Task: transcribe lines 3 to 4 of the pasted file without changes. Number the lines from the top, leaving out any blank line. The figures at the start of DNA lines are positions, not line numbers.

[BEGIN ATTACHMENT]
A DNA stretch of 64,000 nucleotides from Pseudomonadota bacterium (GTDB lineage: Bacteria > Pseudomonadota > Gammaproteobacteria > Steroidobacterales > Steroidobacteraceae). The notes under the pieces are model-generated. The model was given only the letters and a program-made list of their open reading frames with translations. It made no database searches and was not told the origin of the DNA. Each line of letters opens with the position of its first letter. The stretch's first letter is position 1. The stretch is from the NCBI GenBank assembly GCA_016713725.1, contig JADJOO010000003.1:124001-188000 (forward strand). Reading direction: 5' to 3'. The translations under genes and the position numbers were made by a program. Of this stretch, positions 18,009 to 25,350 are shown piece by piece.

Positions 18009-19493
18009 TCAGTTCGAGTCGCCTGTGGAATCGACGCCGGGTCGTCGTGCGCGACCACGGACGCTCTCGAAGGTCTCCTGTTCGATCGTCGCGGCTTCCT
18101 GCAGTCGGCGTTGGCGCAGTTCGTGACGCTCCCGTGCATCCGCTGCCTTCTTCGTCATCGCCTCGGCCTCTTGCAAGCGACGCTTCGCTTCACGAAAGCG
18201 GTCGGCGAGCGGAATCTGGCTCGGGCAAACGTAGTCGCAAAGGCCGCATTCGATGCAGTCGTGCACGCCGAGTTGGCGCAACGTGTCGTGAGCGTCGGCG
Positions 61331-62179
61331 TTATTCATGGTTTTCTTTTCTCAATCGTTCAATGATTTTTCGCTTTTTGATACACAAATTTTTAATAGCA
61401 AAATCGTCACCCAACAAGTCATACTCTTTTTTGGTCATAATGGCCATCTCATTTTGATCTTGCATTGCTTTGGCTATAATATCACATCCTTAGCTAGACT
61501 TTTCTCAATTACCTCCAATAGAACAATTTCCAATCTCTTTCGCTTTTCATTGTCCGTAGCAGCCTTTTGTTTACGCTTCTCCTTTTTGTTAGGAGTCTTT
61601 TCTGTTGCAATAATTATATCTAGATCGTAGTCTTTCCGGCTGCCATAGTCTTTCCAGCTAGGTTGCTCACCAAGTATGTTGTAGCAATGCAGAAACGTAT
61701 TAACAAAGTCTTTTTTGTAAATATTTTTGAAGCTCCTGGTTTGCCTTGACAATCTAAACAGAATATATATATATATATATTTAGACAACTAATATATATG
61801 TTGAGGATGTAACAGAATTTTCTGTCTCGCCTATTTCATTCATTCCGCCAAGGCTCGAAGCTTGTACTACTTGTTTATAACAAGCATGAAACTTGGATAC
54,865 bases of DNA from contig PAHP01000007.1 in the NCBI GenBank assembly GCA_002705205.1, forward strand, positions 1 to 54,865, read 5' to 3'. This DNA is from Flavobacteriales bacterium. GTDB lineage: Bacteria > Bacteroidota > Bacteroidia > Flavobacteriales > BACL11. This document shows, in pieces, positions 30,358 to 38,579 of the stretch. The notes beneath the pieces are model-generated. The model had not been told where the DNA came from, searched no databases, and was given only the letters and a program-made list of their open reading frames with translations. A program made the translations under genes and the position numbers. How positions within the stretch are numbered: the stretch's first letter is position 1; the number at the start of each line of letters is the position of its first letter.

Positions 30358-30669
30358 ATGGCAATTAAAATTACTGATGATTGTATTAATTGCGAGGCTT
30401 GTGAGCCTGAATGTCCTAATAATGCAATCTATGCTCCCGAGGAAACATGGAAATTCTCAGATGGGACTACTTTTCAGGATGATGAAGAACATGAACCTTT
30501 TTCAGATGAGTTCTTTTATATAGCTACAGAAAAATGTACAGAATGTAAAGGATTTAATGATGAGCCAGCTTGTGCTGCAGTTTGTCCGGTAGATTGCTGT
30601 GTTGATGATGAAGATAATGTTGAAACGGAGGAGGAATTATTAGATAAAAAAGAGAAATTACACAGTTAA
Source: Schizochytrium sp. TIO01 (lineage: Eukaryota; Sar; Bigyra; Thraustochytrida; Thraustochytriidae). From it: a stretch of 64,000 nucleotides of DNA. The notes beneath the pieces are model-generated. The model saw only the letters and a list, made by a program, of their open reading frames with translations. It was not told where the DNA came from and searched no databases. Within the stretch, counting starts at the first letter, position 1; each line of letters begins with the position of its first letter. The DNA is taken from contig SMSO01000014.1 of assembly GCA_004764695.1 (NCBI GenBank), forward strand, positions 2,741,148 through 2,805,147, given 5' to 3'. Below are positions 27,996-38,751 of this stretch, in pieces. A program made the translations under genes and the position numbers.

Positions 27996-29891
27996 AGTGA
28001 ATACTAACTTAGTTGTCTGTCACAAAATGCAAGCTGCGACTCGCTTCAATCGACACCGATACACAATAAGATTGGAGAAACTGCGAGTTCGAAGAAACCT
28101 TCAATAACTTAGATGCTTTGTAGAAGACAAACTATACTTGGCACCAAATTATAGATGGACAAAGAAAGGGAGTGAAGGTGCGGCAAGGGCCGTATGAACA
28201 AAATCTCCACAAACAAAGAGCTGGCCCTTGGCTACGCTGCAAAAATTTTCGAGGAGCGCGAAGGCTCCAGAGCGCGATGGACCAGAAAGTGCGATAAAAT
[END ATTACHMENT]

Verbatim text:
18009 TCAGTTCGAGTCGCCTGTGGAATCGACGCCGGGTCGTCGTGCGCGACCACGGACGCTCTCGAAGGTCTCCTGTTCGATCGTCGCGGCTTCCT
18101 GCAGTCGGCGTTGGCGCAGTTCGTGACGCTCCCGTGCATCCGCTGCCTTCTTCGTCATCGCCTCGGCCTCTTGCAAGCGACGCTTCGCTTCACGAAAGCG